If any parent would like to help us in our work in this area, please get in touch!!


Our Learners’ Journeys: Hannah Gough Description of My Learning in School In the past two years at school I have studied Highers in English, Maths, Chemistry, Human Biology, Art, Business Management, Modern Studies and RMPS. In S6 I also have important leadership responsibilities—I am part of the Film in Education Group, a Learning Buddy and helped with the 30th Anniversary Project. I have part time jobs at ASDA and the AECC.

Reflection on What I Have Learned Studying a broad range of subjects has helped me to know both what I do want to do and what I don’t want to do. Entering S5 I had plans to get a job in the medical profession but as time has gone on these plans have changed. I am leaving S6 ambitious to work in a high paced business orientated job.

Speculation on My Future I currently have a conditional place at RGU to study Business Management and Marketing, or International Business Management. After university, I am interested to use my degree and go into the oil and gas industry.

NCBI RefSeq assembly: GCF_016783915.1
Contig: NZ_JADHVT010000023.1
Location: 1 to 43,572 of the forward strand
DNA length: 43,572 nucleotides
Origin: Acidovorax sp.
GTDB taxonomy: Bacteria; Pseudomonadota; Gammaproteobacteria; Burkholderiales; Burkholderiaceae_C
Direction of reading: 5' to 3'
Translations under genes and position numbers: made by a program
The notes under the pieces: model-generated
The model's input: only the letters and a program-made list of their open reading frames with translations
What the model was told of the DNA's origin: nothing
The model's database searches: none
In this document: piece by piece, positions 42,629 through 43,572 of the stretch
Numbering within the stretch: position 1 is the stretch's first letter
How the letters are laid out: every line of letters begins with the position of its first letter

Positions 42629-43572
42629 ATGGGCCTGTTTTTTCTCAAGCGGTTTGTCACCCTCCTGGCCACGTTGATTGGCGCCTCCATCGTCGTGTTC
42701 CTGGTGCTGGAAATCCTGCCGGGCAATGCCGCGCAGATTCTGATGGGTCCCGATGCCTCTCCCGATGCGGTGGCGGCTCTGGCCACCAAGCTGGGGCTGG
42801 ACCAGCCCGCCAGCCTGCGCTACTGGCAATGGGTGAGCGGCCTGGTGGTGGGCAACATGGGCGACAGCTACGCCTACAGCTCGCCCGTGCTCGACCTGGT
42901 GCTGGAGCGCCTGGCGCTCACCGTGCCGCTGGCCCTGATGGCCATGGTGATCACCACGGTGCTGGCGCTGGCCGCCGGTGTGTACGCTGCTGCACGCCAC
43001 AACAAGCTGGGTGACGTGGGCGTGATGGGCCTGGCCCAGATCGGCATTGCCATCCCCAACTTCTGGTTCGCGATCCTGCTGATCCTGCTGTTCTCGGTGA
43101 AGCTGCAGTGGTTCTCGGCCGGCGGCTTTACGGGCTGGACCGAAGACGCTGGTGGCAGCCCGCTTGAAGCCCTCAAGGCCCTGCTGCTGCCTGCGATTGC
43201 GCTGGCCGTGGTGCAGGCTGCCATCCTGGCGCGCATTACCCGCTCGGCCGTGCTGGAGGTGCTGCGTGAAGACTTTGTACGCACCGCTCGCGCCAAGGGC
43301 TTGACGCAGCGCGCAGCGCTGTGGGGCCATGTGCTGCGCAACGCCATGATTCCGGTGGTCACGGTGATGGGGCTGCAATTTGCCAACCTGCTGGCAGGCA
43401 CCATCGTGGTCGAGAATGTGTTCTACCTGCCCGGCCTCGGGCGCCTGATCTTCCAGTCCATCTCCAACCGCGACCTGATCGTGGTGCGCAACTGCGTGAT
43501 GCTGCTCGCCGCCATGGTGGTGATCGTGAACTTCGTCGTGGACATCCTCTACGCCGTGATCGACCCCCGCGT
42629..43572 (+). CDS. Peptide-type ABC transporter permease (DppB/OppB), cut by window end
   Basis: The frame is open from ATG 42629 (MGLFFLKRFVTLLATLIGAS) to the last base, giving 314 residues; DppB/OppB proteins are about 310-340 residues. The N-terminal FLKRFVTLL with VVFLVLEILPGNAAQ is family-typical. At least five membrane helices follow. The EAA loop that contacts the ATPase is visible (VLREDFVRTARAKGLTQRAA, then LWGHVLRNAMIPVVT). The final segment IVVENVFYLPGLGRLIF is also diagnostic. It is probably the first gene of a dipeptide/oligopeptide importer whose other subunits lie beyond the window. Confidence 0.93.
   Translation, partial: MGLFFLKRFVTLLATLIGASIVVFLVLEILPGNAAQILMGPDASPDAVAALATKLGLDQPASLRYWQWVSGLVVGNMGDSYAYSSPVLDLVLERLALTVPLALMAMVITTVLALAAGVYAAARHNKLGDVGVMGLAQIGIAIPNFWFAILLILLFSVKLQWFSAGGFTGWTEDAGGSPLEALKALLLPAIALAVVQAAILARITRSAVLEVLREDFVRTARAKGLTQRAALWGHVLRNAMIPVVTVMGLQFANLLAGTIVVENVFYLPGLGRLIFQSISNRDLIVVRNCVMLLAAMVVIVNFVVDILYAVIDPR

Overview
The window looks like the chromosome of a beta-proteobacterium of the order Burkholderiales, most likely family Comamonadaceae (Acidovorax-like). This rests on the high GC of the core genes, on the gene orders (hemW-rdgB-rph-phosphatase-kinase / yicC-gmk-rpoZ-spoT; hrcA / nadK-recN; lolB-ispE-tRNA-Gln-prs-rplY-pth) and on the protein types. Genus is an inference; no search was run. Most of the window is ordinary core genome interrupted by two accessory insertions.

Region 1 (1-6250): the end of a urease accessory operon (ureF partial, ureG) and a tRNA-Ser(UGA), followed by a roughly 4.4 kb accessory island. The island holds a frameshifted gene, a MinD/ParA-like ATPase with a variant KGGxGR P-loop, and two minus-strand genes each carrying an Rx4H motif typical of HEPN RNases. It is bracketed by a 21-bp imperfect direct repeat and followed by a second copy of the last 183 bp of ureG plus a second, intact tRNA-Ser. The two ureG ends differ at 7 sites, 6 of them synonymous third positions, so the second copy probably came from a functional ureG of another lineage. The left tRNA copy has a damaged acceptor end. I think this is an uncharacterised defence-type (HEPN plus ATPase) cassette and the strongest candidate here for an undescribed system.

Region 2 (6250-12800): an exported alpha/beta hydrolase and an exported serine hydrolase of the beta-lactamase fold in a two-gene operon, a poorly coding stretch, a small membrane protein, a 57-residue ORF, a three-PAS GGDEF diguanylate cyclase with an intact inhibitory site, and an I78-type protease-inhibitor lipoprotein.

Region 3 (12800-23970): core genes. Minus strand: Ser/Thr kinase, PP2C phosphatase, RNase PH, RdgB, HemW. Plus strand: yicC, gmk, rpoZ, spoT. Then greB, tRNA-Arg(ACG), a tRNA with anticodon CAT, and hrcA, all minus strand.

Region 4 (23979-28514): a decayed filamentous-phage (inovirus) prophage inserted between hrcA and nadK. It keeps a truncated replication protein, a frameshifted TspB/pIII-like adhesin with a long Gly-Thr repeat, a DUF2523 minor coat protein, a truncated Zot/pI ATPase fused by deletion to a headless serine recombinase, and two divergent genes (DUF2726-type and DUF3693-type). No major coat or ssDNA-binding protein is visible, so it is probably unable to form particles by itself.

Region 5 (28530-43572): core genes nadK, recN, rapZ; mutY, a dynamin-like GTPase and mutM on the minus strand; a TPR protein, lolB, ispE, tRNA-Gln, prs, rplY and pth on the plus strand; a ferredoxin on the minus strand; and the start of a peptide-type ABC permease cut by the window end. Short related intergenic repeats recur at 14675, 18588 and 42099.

Our Learners’ Journeys: Caylum Matson Description of My Learning in School I am currently doing 4 subjects in sixth year; these subjects are Computing, History, Maths and RMPS. I have also done a range of other subjects in past years such as Graphic Communication, Drama, English and many others. I also did 4 years of my education in Aberdeen Grammar before moving here to Oldmachar.

Reflection on What I Have Learned In my 6 years of education, I feel that I have learnt a lot of life skills. I have also learnt a lot in the subjects I took and have enjoyed my education at both schools I attended. My education has also helped me about how to respect other pupils and also teachers.